“A Lot Like You” ~ Where Will Your Cultural Journey Take You?

Posted in Audio, Autobiography, Live Events, New Media, United States on 2014-01-15 20:06Z by Steven

“A Lot Like You” ~ Where Will Your Cultural Journey Take You?

Mixed Race Radio
Blog Talk Radio
2014-01-15, 20:00Z (15:00 EDT)

Tiffany Rae Reid, Host

Eliaichi Kimaro, Filmmaker

On today’s episode of Mixed Race Radio, we will meet Activist-turned-filmmaker Eliaichi Kimaro. As the director of 9elephants productions, Eli produces videos for non-profits about social and economic justice issues in an effort to use  video to bring stories of struggle, resistance and survival to a broader audience. 

Eliaichi brings a lifetime of personal and professional experience exploring issues of culture, identity, race, class, gender and trauma to her Award-winning directorial debut, A Lot Like You.  Drawing upon her 9-year film journey, she is currently on the campus and conference lecture circuit engaging communities across the country in discussion about mixed race/multicultural issues, cultural identity, gender violence, and the power of personal storytelling.

Please join us Today as we discuss how we can “use our own personal stories (our own documentaries if you will) like ‘A Lot Like You’, as a spring board for exploring issues of race, identity, and belonging.”

WON’T YOU JOIN US? We’d love to hear your story!

Listen to the interview here.

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Gov’t to overhaul services for multicultural families

Posted in Articles, Asian Diaspora, New Media, Politics/Public Policy, Social Science on 2014-01-15 18:53Z by Steven

Gov’t to overhaul services for multicultural families

Yonhap News Agency
Seoul, South Korea

Shim Sun-ah

SEOUL, Jan. 15 (Yonhap) — The government plans to streamline its support system for multicultural families to help them integrate into society, officials said Wednesday.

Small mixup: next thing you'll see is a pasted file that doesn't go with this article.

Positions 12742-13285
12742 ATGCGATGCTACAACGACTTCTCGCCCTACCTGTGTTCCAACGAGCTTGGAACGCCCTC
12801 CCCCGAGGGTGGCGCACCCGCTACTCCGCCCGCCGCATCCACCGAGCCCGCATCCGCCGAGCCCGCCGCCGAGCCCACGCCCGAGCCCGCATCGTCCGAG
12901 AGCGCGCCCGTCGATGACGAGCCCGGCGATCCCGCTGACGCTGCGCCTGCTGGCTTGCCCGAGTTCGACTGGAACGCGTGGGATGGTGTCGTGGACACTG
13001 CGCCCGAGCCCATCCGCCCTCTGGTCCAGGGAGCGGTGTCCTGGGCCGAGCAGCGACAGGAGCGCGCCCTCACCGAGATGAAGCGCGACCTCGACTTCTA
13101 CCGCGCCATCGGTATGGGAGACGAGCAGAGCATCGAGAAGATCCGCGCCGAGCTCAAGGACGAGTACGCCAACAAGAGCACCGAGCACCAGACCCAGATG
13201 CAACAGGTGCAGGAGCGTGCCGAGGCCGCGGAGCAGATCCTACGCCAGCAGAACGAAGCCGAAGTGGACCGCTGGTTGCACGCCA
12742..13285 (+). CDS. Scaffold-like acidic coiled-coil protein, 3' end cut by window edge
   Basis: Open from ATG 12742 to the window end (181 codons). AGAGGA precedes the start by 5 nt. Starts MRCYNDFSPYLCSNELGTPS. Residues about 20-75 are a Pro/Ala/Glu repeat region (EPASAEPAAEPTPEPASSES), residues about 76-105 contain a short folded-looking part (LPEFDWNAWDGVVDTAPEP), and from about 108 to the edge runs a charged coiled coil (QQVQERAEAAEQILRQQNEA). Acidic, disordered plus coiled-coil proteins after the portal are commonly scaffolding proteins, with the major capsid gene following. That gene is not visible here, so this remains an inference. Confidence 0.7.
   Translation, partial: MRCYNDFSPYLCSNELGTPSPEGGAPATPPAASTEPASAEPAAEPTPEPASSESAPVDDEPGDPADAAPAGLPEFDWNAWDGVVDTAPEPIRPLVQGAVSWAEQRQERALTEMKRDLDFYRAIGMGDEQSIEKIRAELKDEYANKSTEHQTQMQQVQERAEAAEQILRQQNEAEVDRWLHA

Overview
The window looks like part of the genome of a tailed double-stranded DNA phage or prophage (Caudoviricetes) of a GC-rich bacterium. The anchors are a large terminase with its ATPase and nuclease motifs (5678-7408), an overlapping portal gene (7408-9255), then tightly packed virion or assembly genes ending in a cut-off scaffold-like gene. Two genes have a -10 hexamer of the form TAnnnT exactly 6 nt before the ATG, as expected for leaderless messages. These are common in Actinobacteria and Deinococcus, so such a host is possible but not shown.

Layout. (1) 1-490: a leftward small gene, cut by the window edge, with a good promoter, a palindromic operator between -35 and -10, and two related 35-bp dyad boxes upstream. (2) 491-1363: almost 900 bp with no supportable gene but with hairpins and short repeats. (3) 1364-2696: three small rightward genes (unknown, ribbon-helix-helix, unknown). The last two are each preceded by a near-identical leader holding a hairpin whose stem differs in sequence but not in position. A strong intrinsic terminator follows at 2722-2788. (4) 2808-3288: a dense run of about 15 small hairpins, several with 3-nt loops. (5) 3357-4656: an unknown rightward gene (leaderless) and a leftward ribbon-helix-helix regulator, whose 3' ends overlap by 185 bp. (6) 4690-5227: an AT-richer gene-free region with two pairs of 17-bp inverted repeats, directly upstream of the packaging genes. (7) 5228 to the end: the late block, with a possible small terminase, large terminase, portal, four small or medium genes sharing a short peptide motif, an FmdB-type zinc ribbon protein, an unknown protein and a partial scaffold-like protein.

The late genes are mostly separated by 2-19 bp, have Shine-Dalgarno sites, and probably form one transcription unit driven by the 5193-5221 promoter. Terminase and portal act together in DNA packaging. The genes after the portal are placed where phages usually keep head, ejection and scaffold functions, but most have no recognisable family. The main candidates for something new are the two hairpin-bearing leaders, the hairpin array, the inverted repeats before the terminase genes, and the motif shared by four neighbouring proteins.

The move comes as some existing services, including Korean-language education, have been redundant or failed to reach those in need who are in distant rural areas.

Under the plan, immigrants can learn the Korean language at local government-designated locations in their respective neighborhoods and earn incentives that would later be helpful when they apply for citizenship, according to the Ministry of Gender Equality and Family.

Currently, only those who successfully finish a Korean-language course offered by the justice ministry are eligible for incentives such as exemption from a written test or an interview when they apply for naturalization.

The nation’s two call immigration centers — one for marriage immigrants and the other for foreign residents in general — will be integrated, so they can more effectively serve the foreign population, the ministry said…

…The envisioned new organization will offer various support for children raised by single parents, grandparents or North Korean defectors, as well as in multiracial families, the government said…

Read the entire article here.

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The Black Irish Onscreen: Representing Black and Mixed-Race Identities on Irish Film and Television [Galvin Review]

Posted in Articles, Book/Video Reviews, Communications/Media Studies, Europe, New Media on 2014-01-13 20:08Z by Steven

The Black Irish Onscreen: Representing Black and Mixed-Race Identities on Irish Film and Television [Galvin Review]

Film Ireland
Temple Bar, Dublin, Ireland

Steven Galvin, Editor

Dr Zélie Asava introduces her book The Black Irish Onscreen: Representing Black and Mixed-Race Identities on Irish Film and Television, a critical investigation of race in contemporary Irish visual culture which explores concepts of Irish identity, history and nation in relation to screen representations of those who have become known as the ‘new Irish’.

In 2009, Ireland had the highest birth rate in Europe, with almost 24 per cent of births attributed to the ‘new Irish’. By 2013, 17 per cent of the nation was foreign-born. 2013 has seen a plethora of Irish films exploring the interstices of identity, borderlands and cross-cultural communications in the Irish space: Steve McQueen’s 12 Years a Slave features Irish-German actor Michael Fassbender and Irish-Ethiopian actress Ruth Negga in a slavery-era narrative; Neil Jordan’s Byzantium features Saoirse Ronan as an English vampire who falls in love with an all-too human Irish-American in Britain and brings him to Ireland to become immortal; Paula Kehoe’s An Dubh ina Gheal [Assimilation] looks at the Irish-Aborigines’ of Australia, Joe Lawlor and Christine Molloy positions the Irishman within a transnational, interracial context in Mister John; the Boorsma brothers’ Milo utilizes the racial narrative of ‘passing’ to illuminate issues of disability and discrimination, centralising an Irish family who are also Dutch-Romanian; and Ama’s storyline on Fair City examines the position of illegals in Ireland and the challenges of blending distinctly different cultural values.